Rob Simmons has led software sales teams for 10 years, separating his team from the competition by investing in his people, leveraging a best-in-class sales tech stack, and developing scalable...
Rob Simmons has led software sales teams for 10 years, separating his team from the competition by investing in his people, leveraging a best-in-class sales tech stack, and developing scalable sales processes. Rob is currently the Vice President of Sales Development at LeanData, the top provider of go-to-market automation solutions and G2’s leader in the Lead-to-Account Matching and Routing category. Connect with Rob on LinkedIn and Twitter.
As a sales development leader, when I do my job right, I end up with a lot of open positions on my sales development team. It’s the nature of the work.
In almost every sales organization, when business development representatives (BDRs) excel, they move onward and upward into other positions. My job is to create large amounts of pipeline for the business, but also make my team members successful so they can move on to Account Executives (AEs), Customer Success Managers (CSMs) and other positions throughout the company.
As I’m always coaching for success, it also means I’m always recruiting. Always.
When I look for ideal candidates for BDR positions, I look for a few critical individual characteristics that will serve as foundational pillars for success in the position. What I don’t look for is experience.
I find potentially great salespeople anywhere. It’s more important what they’re made of rather than what they’re currently doing.
I look for four traits when sourcing candidates, and on those four traits we’ll continue to train and develop until they are solid professional strengths. Those four traits are:
First, intellectual curiosity should not be confused with intelligence. You don’t have to be a genius to succeed at sales. However, you do have to be smart enough and eager enough to consistently learn.
A fantastic book I suggest all sales professionals read is The Growth Mindset: A Guide to Professional and Personal Growth, by Joshua Moore and Helen Glasgow. I believe that as soon as you stop learning in sales, you’re dead. The best BDRs always ask “how” and “why,” and continually expand their toolset.
Secondly, I look for a high degree of character. BDRs excel when they’re self-motivated and hold themselves accountable to their goals. I don’t want reps to micromanage; I want professionals.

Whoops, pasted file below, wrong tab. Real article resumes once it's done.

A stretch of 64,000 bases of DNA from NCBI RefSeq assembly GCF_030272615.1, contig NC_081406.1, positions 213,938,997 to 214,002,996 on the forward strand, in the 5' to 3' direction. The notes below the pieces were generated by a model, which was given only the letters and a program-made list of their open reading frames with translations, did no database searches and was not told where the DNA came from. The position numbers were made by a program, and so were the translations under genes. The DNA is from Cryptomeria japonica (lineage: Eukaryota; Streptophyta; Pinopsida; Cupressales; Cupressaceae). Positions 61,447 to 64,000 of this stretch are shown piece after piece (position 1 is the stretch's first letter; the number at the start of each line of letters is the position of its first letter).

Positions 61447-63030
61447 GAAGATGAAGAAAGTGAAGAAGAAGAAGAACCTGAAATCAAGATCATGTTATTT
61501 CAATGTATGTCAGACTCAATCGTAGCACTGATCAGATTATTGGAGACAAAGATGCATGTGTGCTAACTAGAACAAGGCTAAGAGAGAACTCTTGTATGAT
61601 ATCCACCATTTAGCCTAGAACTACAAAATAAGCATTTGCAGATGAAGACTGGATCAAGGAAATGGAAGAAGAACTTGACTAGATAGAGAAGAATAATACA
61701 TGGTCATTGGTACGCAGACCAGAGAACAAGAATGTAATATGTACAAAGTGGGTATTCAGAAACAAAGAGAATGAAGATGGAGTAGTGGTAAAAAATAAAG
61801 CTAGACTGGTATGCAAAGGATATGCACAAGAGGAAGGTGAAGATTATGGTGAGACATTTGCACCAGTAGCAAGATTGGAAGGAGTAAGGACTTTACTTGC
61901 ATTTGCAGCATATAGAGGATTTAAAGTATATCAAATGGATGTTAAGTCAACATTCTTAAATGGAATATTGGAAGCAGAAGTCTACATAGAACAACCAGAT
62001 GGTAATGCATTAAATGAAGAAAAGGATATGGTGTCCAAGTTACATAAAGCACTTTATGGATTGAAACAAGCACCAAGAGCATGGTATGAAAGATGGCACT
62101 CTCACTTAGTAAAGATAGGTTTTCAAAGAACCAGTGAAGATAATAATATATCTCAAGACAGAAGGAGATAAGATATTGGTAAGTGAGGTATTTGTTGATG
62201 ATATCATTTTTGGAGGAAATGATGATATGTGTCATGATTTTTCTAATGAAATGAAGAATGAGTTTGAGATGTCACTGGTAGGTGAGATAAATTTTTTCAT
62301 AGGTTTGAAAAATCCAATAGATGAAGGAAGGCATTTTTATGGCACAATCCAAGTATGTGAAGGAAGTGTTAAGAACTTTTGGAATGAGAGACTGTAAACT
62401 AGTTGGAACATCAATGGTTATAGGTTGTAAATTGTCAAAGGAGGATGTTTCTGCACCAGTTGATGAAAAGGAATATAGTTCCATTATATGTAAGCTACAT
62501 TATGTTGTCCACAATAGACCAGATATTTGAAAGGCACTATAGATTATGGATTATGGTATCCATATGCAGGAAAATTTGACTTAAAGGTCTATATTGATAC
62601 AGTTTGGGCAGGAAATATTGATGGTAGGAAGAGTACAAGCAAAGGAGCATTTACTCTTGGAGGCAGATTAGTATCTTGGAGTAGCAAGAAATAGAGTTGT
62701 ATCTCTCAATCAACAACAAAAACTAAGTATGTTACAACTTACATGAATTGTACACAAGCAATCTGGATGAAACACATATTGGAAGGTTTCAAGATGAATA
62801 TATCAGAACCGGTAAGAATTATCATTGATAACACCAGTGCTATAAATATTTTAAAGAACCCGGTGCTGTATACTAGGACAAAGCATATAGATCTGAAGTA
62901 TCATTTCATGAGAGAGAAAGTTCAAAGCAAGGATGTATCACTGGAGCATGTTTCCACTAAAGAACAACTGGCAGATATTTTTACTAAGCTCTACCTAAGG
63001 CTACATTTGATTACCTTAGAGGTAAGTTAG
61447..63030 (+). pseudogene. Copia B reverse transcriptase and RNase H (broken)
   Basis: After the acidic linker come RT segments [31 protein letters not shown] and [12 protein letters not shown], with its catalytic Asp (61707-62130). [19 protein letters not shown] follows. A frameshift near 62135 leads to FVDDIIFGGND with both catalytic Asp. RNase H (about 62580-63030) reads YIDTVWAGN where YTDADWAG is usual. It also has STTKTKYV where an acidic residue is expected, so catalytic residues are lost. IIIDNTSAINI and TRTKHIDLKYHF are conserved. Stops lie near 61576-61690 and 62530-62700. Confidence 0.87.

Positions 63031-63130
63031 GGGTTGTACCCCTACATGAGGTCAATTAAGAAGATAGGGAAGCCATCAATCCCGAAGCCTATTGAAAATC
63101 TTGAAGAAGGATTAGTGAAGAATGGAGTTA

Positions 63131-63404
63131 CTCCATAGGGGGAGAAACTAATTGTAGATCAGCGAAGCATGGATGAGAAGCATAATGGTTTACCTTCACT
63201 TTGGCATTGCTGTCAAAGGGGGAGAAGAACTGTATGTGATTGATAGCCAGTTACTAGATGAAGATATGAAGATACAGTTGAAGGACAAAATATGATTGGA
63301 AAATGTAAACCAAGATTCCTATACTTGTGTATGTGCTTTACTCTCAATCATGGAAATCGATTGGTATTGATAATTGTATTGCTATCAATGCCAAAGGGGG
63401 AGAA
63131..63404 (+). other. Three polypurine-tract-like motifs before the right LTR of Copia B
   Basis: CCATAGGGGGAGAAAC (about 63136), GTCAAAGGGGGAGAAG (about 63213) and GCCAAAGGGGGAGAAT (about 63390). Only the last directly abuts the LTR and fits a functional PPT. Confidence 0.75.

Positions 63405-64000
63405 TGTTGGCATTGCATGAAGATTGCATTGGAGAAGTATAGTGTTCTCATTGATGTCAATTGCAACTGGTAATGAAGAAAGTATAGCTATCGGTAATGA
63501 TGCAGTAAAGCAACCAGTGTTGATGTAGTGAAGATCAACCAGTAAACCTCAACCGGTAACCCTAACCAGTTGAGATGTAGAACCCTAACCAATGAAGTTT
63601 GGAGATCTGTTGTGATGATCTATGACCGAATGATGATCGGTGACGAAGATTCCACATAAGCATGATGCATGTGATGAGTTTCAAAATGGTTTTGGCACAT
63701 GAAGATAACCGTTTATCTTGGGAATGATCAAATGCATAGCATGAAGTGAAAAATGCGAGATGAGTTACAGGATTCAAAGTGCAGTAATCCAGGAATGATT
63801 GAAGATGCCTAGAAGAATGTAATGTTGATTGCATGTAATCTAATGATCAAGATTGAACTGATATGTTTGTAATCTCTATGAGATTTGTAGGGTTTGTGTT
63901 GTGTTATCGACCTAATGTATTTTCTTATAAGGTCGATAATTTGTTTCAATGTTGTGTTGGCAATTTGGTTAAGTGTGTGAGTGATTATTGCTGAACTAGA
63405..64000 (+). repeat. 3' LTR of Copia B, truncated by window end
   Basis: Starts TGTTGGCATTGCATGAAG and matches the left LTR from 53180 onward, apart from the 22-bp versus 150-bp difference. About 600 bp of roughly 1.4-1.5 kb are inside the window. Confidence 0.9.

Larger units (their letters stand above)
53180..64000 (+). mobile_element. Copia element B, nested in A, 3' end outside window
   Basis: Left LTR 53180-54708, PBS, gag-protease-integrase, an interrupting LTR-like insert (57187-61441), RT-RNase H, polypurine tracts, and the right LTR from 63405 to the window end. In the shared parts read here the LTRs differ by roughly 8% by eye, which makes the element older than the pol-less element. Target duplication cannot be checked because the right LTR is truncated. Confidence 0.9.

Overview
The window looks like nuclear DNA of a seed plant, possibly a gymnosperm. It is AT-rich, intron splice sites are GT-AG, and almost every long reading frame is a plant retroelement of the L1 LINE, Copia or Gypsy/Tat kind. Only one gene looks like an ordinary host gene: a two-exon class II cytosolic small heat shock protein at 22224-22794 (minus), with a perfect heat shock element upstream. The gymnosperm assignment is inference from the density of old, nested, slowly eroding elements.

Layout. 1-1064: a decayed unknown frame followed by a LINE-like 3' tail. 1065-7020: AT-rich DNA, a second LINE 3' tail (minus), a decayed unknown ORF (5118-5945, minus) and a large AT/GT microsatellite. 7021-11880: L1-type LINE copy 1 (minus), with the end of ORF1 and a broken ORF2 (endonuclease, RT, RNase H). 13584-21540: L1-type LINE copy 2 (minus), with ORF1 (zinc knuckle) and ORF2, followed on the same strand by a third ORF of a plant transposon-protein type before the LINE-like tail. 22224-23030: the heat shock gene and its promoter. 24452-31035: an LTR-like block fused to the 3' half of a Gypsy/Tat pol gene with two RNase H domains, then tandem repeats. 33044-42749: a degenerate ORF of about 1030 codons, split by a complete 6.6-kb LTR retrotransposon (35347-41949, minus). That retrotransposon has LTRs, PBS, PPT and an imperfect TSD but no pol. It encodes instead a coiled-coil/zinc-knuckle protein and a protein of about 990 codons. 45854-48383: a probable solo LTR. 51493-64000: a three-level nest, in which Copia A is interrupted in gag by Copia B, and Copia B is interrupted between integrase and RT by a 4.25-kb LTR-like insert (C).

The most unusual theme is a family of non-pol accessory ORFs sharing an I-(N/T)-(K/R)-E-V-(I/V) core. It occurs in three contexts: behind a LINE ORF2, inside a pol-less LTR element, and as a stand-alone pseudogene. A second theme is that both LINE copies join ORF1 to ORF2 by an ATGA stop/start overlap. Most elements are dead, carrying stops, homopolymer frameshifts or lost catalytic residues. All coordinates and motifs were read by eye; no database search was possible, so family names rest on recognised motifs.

Third, I want coachability. SDRs come into an organization with lots to learn about markets, products, buyers, competition, and the selling process. My managerial team is going to be teaching a lot. Reps need to absorb it and consistently develop.
Fourth is creativity, and it’s a trait I’ve added fairly recently. Creativity goes a long way in developing a LinkedIn post or an email that spurs engagement, and engagement is at the heart of all selling activities.
In the interviewing process, I look for ways to allow an infectious personality to emerge from the candidate. Selling requires making a strong first impression, often just within the first few seconds of an interaction, and a personality that piques attention and gains engagement is a wonderful asset.
My colleague at LeanData — Griffon Elrod, Sr. Manager, Sales Development — wrote a great article on developing BDRs in a blog entitled, “Coaching for SDR Success – Present & Future.” Below, I’ll summarize some of his key points.
First, it’s important that a BDR has a quick ramp time. The entire revenue team is dependent on BDRs doing their jobs effectively. However, resist any temptation to gloss over initial onboarding.
Over the mid- and long-term, there is no escaping the value of an effective onboarding process. You’ll gain multiple returns on your investment if you take your time to do it correctly. Create a standardized process around enhancing your BDRs’ success traits.
Secondly, coach them up. BDR leaders should meet with BDRs at least weekly. Look for strengths to further build upon. What one skill can you further develop to become exceptional?
A typical agenda for a BDR coaching session should center on performance metrics. Be certain to map metrics to financial results.
My team takes a data-driven approach, and works backwards from our North Star goals. Once we understand the activity levers to push and pull upon to achieve desired results, we then collaboratively manage activities to the targets.
Third, ensure your sales compensation plan is easily understood.
Let’s not fool ourselves: earnings are a great motivator for all sales reps. BDRs should know where they stand with regards to what they’re earning any month or quarter, and they should be able to determine how much more they can make if they conduct just one more call, or push through for just one more hour during the doldrums of a Friday afternoon.
The old sales saying is true: “The harder you work, the luckier you get.”
Lastly, be willing to break free of the tyranny of “the way we do things around here.” A wonderful way to level up BDR performance is to have them shadow other BDRs and, importantly, AEs. The learnings can be incredible, and the payoff comes with almost immediate boosts in performance.